The Photomedia Center, Inc.
P.O. Box 8518 Erie PA 16505 USA

Matthew Chase-Daniel:
Reconstructed Landscapes

Landscape and nature photography generally represents a
straight and truthful depiction of our environment. But as
Matthew Chase-Daniel sees it: “However accurately
photography has captured images, it has not always
represented the way in which we see. Seeing is a dynamic
activity. A traditional photograph captures a brief moment in
time and place. The camera is still, focused on one particular
spot and the shutter opens and closes in a fraction of a
second. How we see, however, is vastly different. We glance
about. We focus on minutiae at our feet, than scan the
horizon. We watch the play of shadows on the land as clouds
blow by overhead. We walk down a beach or down a forest
path, collect shells, watch flocks of birds fly on the wind, see
waves gather momentum, crest, break and withdraw.”

Chase-Daniel’s photo-assemblages alter our traditional view
of landscapes. His meticulously gridded compositions
restructure elements from a particular scene into a cohesive
whole that becomes a reinterpretation of the very same
scene. He notes, “In my series of photo-assemblages, I work
to capture this elongated experience of seeing. I do not
photograph only one moment in time, but rather a group of
moments, selecting the most essential details of a place.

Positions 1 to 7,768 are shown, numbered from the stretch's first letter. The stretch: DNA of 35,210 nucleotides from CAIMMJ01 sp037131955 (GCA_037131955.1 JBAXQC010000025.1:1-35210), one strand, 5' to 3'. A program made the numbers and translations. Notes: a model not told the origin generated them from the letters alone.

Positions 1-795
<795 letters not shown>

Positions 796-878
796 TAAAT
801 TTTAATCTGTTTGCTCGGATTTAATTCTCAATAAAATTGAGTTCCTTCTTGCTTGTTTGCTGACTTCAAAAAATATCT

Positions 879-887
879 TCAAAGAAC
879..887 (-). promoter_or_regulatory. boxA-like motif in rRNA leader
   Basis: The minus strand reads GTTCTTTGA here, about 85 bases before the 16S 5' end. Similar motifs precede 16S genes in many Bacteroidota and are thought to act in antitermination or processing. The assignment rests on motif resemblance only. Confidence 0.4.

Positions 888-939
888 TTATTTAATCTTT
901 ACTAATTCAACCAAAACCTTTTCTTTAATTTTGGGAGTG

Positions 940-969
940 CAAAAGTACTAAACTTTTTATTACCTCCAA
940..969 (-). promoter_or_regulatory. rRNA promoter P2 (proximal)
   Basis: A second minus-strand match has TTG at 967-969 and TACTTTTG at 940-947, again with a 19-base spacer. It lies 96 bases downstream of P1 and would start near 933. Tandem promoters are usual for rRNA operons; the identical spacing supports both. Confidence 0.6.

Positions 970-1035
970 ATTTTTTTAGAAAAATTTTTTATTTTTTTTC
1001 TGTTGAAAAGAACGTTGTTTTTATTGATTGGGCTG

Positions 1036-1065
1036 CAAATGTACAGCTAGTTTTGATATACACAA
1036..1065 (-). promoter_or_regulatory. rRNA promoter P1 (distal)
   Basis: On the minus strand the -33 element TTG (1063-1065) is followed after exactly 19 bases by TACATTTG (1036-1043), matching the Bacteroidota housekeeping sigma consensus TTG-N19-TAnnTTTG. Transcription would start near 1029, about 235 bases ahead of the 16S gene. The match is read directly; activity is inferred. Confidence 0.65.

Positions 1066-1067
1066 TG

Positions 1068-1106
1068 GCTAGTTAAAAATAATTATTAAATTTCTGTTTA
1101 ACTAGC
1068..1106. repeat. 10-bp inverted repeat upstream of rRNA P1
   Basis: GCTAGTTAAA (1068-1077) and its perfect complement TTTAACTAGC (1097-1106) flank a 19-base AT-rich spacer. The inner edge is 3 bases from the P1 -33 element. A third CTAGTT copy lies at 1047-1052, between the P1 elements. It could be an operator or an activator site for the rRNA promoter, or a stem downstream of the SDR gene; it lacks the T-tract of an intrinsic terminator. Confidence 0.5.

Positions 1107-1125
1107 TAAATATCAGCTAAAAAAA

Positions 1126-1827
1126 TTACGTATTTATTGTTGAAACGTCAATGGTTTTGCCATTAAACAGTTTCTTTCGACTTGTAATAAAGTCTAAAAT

Creating works of art this way draws on the traditions of
photography, painting, and cinematography.”

Like a scientist or bug-collector, Matthew Chase-Daniel
carefully gathers images in the field. “This process might be
completed quickly, or may take hours or days. I often return
repeatedly to a certain place,” says the photographer, “waiting
for a particular convergence of elements such as light, tides,
or weather. Sometimes I move very little or not at all while
collecting the elements. At other times, I may walk, climb
trees or a ladder, wade into the ocean, or paddle across a
bay.” Once the scene is captured, the second phase of
arranging the pieces begins. This process of editing is where
the image becomes elevated from just a beautiful scenic to
something more than the sum of its parts when he chooses
the photographs “that flow together to express the original
experience of seeing a place through time.”

More of his work can be seen at his web site,
www.chasedaniel.com. If you are interested in purchasing
works, please contact